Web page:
The Barclays Global Corporate Index is the corporate component of the Barclays Global Aggregate Index, which provides a broad-based measure of the global investment-grade fixed income markets. An investor cannot invest directly in an index. Unmanaged index returns do not reflect any fees, expenses or sales charges.

The Barclays Global High-Yield Corporate Index is the corporate component of the Barclays Global High-Yield Index, which provides a broad-based measure of the global high-yield fixed income markets.

The Barclays Emerging Markets Investment Grade Index is the investment-grade component of the Barclays Emerging Markets Index, which includes USD-denominated debt from emerging markets in the following regions: Americas, Europe, Middle East, Africa, and Asia.

The Barclays Emerging Markets High Yield Index is the high yield component of the Barclays Emerging Markets Index, which includes USD-denominated debt from emerging markets in the following regions: Americas, Europe, Middle East, Africa, and Asia.

A basis point (bps) is one one-hundredth of one percent (1/100% or 0.01%).

A credit spread is the difference in yield between two different types of fixed income securities with similar maturities, where the spread is due to a difference in creditworthiness.

Developed markets refers to countries that have sound, well-established economies and are therefore thought to offer safer, more stable investment opportunities than developing markets.

Emerging markets are nations with social or business activity in the process of rapid growth and industrialization. These nations are sometimes also referred to as developing or less developed countries.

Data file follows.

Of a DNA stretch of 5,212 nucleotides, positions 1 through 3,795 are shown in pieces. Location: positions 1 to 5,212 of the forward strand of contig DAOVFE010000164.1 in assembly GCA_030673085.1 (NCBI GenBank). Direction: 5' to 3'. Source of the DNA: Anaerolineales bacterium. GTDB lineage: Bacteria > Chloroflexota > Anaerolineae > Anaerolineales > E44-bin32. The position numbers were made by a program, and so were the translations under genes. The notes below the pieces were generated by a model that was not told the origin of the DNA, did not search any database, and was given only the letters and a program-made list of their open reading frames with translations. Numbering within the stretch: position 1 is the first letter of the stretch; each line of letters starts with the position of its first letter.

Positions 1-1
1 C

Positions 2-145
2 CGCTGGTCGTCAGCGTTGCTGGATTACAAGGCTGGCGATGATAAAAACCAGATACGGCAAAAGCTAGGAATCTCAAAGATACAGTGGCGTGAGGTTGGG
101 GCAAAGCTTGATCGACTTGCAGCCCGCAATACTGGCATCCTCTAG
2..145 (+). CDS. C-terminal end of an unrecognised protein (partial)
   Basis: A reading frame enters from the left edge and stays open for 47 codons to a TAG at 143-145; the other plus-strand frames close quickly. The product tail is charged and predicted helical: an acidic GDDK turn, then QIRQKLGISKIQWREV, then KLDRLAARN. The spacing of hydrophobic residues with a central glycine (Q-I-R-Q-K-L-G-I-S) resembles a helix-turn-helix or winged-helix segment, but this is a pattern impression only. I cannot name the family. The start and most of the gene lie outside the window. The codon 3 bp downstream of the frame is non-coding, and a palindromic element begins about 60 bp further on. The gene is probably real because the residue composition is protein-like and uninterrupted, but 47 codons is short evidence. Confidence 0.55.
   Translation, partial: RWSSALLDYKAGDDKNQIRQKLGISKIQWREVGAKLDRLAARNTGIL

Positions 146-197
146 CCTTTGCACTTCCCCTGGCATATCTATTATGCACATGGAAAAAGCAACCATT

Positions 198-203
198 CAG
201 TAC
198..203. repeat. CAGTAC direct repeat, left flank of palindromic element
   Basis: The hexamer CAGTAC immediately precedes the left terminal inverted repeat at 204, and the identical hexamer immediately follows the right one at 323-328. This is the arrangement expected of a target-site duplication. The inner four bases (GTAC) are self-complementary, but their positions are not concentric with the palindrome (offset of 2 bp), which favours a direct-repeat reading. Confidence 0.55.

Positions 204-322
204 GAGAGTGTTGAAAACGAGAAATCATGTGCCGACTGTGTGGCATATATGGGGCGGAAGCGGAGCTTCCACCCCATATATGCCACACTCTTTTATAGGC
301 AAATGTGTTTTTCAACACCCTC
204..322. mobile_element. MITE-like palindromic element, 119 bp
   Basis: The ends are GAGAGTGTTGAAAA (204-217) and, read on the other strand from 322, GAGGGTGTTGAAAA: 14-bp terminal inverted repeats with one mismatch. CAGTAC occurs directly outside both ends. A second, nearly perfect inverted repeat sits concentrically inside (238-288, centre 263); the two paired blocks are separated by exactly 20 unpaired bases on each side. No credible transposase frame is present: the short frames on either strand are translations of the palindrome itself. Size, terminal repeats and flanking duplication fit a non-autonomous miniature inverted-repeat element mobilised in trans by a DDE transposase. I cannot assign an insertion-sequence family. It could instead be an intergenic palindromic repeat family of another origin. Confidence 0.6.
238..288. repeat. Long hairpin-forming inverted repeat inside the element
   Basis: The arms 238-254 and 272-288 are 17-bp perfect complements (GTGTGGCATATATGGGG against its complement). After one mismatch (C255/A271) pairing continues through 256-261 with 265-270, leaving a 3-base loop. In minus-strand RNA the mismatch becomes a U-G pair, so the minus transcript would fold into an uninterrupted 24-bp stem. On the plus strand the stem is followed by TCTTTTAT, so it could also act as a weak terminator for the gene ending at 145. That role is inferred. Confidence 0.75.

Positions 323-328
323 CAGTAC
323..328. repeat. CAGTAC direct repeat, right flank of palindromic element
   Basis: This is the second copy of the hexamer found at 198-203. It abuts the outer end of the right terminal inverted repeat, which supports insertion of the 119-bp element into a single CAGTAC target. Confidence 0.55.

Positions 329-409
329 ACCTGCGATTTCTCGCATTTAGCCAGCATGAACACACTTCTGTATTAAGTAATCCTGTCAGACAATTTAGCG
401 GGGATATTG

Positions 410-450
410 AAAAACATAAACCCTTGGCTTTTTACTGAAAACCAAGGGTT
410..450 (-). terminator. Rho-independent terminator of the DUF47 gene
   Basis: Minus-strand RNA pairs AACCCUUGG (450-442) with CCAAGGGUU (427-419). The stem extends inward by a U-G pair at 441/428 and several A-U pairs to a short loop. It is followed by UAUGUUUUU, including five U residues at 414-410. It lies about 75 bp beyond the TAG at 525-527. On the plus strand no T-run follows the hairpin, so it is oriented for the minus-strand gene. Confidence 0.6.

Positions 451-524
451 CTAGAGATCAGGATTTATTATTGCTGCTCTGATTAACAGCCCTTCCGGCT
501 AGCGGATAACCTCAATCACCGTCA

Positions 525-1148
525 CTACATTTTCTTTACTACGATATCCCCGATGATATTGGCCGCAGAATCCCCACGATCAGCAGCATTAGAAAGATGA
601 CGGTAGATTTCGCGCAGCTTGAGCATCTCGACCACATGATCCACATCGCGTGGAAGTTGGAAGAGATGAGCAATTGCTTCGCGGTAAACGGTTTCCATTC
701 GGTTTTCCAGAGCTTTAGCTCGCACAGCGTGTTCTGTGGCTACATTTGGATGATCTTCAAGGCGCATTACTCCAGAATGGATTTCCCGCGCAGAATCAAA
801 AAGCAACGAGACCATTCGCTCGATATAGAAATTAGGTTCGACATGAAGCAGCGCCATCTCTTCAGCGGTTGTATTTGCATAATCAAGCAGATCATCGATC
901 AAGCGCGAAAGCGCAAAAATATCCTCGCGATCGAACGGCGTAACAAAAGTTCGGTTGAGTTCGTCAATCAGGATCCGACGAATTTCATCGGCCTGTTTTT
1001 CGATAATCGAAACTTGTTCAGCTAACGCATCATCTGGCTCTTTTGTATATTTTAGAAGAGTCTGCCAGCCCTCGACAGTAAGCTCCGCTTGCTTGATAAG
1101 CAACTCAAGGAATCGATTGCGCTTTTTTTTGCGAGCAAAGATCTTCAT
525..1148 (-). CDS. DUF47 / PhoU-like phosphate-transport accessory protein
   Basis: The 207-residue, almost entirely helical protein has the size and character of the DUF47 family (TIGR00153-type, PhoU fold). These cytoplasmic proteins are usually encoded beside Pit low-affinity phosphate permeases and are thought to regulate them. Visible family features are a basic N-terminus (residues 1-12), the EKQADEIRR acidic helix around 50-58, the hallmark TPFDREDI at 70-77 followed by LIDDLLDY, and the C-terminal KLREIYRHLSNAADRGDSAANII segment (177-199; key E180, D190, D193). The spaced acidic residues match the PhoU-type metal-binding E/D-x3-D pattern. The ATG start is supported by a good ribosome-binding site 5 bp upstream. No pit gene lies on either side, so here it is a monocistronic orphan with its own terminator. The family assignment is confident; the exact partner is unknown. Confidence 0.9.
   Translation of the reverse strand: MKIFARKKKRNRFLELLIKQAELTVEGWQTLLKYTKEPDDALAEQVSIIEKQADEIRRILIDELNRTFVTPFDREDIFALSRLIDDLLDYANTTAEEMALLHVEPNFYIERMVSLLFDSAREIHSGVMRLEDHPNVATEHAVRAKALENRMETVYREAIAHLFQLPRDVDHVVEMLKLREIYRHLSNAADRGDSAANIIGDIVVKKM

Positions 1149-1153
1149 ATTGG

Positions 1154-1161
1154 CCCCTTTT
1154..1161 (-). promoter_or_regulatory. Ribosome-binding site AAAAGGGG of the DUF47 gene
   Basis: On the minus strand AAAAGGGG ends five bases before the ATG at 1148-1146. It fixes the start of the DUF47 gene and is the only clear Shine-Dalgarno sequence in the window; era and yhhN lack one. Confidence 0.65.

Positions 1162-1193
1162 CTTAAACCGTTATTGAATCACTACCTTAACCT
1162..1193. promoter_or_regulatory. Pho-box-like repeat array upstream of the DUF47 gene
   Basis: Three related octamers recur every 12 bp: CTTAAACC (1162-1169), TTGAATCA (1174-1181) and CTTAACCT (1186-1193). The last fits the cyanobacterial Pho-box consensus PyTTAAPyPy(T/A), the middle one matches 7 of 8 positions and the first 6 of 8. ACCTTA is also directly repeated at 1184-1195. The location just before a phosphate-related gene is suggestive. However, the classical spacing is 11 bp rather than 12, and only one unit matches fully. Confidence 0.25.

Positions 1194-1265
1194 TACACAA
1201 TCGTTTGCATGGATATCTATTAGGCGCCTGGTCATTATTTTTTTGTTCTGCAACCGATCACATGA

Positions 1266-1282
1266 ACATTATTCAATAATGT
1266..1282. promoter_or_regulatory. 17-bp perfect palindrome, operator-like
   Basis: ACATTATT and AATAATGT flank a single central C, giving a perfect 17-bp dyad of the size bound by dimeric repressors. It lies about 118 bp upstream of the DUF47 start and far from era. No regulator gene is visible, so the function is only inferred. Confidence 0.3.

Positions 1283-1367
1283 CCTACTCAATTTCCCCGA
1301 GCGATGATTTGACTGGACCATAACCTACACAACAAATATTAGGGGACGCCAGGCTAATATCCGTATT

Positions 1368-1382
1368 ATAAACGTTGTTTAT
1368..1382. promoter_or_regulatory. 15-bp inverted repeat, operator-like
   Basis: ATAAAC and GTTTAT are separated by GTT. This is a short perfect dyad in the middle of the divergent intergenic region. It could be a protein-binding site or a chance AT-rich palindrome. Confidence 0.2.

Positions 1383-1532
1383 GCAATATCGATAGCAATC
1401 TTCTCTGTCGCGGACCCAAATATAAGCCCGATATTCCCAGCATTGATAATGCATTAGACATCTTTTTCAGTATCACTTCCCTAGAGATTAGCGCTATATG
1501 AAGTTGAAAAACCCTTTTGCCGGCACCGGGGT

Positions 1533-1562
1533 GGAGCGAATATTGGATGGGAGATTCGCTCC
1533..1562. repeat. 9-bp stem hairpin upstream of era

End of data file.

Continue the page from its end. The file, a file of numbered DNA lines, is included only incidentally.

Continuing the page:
An Option-Adjusted Spread (OAS) is a measure of risk that shows credit spreads with adjustments made to neutralize the impact of embedded options. A credit spread is the difference in yield between two different types of fixed income securities with similar maturities.

Taper tantrum refers to the financial markets' reactions, in May-August 2013, to the announcement by the Federal Reserve that it was planning to decrease, or "taper" its $70 bn per month bond buying program.


IMPORTANT INFORMATION:

The opinions and views expressed herein are not intended to be relied upon as a prediction or forecast of actual future events or performance, or a guarantee of future results, or investment advice.

Fixed-income securities involve interest rate, credit, inflation and reinvestment risks; and possible loss of principal. As interest rates rise, the value of fixed income securities falls.

High yield bonds are subject to increased risk of default and greater volatility due to the lower credit quality of the issues.

International investments are subject to special risks including currency fluctuations, social, economic and political uncertainties, which could increase volatility. These risks are magnified in emerging markets.